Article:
A brief PSA: You will absolutely want to eat all of the cheese on that platter, and it will be phenomenal. Then, you will become a humanoid ball of cheese, despite any sluggish yet scenic strolls around the vineyard after the meal.
It is not a bad thing to become a humanoid ball of cheese temporarily — just be advised that your creamy state will make it difficult to, well, do much of anything besides nap or loll for much of the remaining day. Plan accordingly.
Wine Tastings and Driving:
Now, in the previous section, I was talking about the soporific effects of the cheese platter — not the drinks. In fact, the alcohol in this Boyden Valley Winery tasting actually only equals two glasses or less, including the final full drink.
This is because the sample amounts are petite-ly proportioned to keep your head from spinning out of control. Use this information to plan responsible and safe driving, friends!
The Romance of this Vermont Attraction…
I found this Boyden Valley “French Gourmet Winery Experience” — as Smugglers’ Notch family resort calls it in their activity catalog — to be incredibly romantic. My spouse and I have two rambunctious young children, and it’s as rare and precious as ice wine for us to have the chance to sit together in a beautiful natural surrounding, sipping and eating delicacies slowly.
Over our cheese platter, Marquette, and milkshake, we were able to chat, laugh, and bond in happiness, all while looking out at the glistening Green Mountains! Speaking of romance…
Seeking Vermont Wedding Venues?
Are you or someone you know on the prowl for a great place to throw a wedding? While I was content to just have my nuptials on a reality show, the giant red Barn at Boyden Farm has become a beloved destination for tying the knot in New England.
Getting Married at the Barn at Boyden Farm:
When Colin and I were visiting the vineyard, we did a wander around the grounds and observed the set-up for what promised to be an epic wedding at Boyden Farm. It even had classic old-fashioned cars to tote the guests!
My guess is that any wedding at the farm takes full advantage of posing on the bright red and green tractors. I almost did… but at that point in the day my belly was so swollen with cheese that I would have damaged the poor farm equipment, and thus had pity on it and walked away.
Don’t Forget… this is an Actual Vermont Farm.
Before I talk about the farm, did you like that photo you just scrolled past of maple syrup sample shots? I sure enjoyed drinking them — er, I mean just “it”… just one. I didn’t drink three. Really I didn’t.
Ahem. Moving on to other transgressions. Do keep in mind that beyond the wine tasting building, shop, and patio, Boyden Valley is a working farm! I learned this after getting politely reminded by an employee that if I continued to wander the grounds beyond the boundaries, a tractor could zip through and mistake me for its mowing duty. Always remember to follow rules of a farm, friends! Be a better bunny than I was and stay safe.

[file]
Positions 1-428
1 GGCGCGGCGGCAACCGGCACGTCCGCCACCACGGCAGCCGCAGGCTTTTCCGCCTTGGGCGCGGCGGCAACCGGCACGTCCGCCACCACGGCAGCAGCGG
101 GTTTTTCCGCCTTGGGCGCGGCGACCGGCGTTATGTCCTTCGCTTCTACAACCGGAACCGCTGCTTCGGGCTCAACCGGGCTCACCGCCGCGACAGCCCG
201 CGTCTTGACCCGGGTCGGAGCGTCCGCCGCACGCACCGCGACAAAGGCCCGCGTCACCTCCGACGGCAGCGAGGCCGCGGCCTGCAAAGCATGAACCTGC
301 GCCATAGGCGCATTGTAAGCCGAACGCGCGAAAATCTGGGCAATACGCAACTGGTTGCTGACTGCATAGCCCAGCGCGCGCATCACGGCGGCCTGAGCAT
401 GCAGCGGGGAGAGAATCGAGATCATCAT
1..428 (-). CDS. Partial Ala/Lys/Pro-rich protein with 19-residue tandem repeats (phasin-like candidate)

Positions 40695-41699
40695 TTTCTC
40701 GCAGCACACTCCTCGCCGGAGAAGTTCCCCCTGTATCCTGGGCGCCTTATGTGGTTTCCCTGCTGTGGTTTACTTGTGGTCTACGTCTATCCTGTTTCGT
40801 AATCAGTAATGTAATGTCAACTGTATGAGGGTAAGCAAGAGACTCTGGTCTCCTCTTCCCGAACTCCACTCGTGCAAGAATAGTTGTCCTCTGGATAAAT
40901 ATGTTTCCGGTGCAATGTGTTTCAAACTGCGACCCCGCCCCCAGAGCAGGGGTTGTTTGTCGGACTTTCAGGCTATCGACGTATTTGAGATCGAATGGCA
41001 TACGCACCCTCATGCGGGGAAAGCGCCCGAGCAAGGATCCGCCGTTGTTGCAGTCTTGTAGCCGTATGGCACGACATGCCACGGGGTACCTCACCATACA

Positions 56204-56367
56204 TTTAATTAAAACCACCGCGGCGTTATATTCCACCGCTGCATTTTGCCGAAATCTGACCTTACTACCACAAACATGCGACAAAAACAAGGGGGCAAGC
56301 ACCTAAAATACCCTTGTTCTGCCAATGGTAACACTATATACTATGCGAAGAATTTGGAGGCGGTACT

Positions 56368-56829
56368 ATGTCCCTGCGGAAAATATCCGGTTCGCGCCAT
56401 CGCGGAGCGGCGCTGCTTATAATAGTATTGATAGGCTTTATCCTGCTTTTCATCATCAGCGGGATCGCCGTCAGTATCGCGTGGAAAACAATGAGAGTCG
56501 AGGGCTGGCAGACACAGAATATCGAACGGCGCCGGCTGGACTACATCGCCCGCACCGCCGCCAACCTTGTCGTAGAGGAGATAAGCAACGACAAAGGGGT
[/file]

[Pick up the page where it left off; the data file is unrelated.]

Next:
Resorts and Hotels Near Cambridge, VT:
Looking for a place to stay in northern Vermont, north of Stowe? Our family had a fabulous and fun-filled time at Smugglers’ Notch (click here for the Tripadvisor affiliate link to see rave reviews of the resort). While we were hosted guests of the resort, I want to point out two particularly helpful features of “Smuggs” which are relevant to my (and possibly your) wine and cheese interests.
First, Smugglers’ Notch offers a quality 9am to 4pm camp for kids of all ages and abilities (including an adaptive program and an infant program), which is the ONLY reason that my husband and I were able to eat an entire platter of cheese in a leisurely and truly vacation-esque manner, while gazing out at nature. (If you have tried to eat a meal with kids, you will see what I’m getting at here — one does not SIT when around kids.)
Activity Options at Smugglers’ Notch:
The second reason Smuggs made this vineyard day trip possible is that Colin and I wouldn’t have even known Boyden Valley existed if it weren’t for the extensive list of activity options available to Smugglers’ Notch guests — which includes the famed LLAMA hike (yes, I said “llama”) through the Vermont woods.
If you want to do an even more adventurous jaunt to your Boyden wine and cheese, you can opt for the “Water and Wine Canoe Trip” from right by your Smuggs condo, which precedes the tour and tasting with a boat journey there! Kids are allowed on either trip, and are served ice cream and cider or seltzer instead of booze, don’t you worry.
What is YOUR Take on Vermont Wineries?
So what do you think? Did you even know Vermont had vineyards, or that ice wine was a thing? Had you heard of any of Boyden Valley’s famous products, and if not, which most intrigues you? Are you now curious to get married while standing on a tractor? Do share!
The author, Lillie Marshall, is 6-foot-tall National Board Certified Teacher of English, fitness fan, and mother of two who has been a public school educator since 2003. She launched Around the World “L” Travel and Life Blog in 2009, and over 3.7 million readers have now visited this site. Lillie also runs TeachingTraveling.com and DrawingsOf.com. Subscribe to her monthly newsletter, and follow @WorldLillie on social media!